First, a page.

None of the thoughts I just related should be specific to CDSE coursework. Of course as Hong pointed out in a prior comment, teaching Mathematical Modeling and Simulation during the start of COVID-19 in the US proved to naturally lead to a great student team project. Since the topic was immediately relevant to them personally, it resonated greatly with them. At the end of the course, I asked if performing an agent-based simulation of disease spread would have interested them as much had COVID-19 not have happened. The answer was an unanimous no.

     
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    Discussion is closed. Upvoting is no longer available

    Marjorie Bequette
    Hong Liu
  • Icon for: Monica VanDieren

    Monica VanDieren

    Higher Ed Faculty
    May 7, 2020 | 04:14 p.m.

    Hello!

    I am also at a small university and we just started a statistics and predictive analytics major.  Fortunately we had a strong actuarial science program to build off of, but we do face some of the same resource problems (e.g. number of qualified faculty) as you do.  I will share your page with some of my colleagues.  

    Best regards,

    Monica

  • Icon for: Hong Liu

    Hong Liu

    Co-Presenter
    May 7, 2020 | 04:34 p.m.

    Hi, Monica, 

    Thanks for your interest and you are most welcome to share all resources. A strong actuarial science program is very attractive to students. If any of your faculty have interesting to offer computational or data science courses, feel free to contact me at liuho@erau.edu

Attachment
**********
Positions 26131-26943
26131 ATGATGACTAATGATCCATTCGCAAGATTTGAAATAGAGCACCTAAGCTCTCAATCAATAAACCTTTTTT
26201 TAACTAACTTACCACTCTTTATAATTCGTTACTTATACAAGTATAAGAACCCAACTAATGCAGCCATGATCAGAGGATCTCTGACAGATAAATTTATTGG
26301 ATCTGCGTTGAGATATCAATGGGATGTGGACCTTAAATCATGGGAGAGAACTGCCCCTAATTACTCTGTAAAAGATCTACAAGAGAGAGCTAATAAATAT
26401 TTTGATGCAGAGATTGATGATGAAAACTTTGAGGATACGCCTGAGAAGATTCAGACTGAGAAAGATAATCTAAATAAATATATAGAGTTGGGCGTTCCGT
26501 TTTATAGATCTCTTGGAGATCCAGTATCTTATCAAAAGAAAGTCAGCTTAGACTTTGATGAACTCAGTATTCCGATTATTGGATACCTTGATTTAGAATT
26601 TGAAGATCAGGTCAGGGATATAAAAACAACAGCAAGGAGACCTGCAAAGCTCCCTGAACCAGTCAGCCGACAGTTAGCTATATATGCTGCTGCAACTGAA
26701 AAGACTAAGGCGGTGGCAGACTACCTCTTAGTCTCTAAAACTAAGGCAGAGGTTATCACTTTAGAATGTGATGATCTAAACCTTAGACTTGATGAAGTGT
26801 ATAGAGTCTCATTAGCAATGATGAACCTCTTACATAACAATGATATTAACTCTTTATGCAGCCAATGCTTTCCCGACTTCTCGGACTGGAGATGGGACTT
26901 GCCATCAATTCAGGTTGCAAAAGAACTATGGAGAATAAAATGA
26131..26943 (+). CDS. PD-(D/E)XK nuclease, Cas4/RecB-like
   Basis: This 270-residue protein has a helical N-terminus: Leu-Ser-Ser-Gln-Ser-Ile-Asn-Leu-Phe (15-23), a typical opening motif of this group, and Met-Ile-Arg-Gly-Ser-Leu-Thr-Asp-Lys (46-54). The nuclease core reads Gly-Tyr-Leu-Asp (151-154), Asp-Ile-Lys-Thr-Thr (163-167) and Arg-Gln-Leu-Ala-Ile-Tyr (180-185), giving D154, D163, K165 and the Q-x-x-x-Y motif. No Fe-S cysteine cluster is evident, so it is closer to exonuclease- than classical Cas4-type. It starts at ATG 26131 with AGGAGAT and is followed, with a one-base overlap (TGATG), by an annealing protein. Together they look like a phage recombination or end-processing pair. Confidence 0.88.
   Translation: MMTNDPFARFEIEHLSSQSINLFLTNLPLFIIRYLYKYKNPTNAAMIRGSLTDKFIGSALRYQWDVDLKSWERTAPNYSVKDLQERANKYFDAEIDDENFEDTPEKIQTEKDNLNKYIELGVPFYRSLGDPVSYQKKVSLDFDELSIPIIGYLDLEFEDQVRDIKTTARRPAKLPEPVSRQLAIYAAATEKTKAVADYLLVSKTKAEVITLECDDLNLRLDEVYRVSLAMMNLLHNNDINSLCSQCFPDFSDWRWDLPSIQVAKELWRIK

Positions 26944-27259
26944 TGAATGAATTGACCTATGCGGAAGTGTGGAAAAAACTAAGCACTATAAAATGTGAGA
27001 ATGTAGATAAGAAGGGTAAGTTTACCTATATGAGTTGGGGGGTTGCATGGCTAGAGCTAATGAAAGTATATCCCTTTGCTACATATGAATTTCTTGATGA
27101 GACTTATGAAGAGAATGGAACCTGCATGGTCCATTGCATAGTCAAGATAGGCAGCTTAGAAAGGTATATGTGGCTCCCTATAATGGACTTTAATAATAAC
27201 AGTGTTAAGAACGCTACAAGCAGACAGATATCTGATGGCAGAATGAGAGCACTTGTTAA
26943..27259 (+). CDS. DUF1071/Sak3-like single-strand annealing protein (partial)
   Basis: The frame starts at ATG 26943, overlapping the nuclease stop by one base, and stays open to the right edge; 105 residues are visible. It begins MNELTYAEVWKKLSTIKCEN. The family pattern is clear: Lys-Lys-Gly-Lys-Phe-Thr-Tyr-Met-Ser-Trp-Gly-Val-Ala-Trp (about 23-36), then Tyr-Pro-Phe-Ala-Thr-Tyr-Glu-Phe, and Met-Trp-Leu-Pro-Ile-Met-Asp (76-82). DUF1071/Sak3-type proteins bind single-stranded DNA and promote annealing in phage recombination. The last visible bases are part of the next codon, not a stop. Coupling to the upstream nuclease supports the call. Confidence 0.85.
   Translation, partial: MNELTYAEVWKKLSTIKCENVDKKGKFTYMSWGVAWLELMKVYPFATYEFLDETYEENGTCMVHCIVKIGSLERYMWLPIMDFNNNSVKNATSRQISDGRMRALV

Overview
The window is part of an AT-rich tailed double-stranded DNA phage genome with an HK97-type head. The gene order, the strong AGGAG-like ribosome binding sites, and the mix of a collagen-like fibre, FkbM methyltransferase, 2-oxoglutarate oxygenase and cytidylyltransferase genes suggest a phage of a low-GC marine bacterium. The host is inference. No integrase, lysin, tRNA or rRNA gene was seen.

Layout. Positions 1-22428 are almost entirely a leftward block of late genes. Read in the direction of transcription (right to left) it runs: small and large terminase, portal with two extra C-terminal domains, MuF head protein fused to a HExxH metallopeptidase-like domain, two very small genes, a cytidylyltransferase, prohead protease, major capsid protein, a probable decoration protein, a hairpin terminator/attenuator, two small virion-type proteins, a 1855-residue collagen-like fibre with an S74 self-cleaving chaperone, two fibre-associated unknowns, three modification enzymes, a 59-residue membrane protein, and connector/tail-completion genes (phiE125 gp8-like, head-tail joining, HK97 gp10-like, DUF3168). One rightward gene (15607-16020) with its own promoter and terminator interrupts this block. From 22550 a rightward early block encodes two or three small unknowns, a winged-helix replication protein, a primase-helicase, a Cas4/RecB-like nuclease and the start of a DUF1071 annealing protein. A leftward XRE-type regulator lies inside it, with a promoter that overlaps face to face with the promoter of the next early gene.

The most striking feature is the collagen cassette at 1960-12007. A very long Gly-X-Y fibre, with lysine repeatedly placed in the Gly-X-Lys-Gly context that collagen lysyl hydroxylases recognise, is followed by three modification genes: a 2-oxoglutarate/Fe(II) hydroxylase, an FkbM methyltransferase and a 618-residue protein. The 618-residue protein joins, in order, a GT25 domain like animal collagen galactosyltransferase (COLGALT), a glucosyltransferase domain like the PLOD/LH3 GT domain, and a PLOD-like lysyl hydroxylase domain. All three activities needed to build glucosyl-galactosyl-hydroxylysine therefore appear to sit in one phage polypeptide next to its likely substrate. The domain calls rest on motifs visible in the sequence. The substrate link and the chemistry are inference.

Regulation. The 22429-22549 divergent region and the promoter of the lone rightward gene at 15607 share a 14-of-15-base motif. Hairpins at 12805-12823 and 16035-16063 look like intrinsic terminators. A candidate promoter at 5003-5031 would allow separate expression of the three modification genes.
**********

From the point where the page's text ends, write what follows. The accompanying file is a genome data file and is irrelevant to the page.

• Icon for: Jameela Jafri

    Jameela Jafri

    Facilitator
    May 7, 2020 | 04:42 p.m.

    I appreciate how educators are using virtual exchange and distance learning technologies to connect young people together for collaboration. Can you share a little about how you prepare educators and professors to facilitate cross-cultural experiences for students. With the current pandemic crisis, we are all experiencing the need for planning and intentionality in distance learning. What are some of the best practices and lessons learned that have emerged for your team?

     

  • Icon for: Hong Liu

    Hong Liu

    Co-Presenter
    May 8, 2020 | 04:37 p.m.

    Hi, Jameela, Thanks for your comments and questions.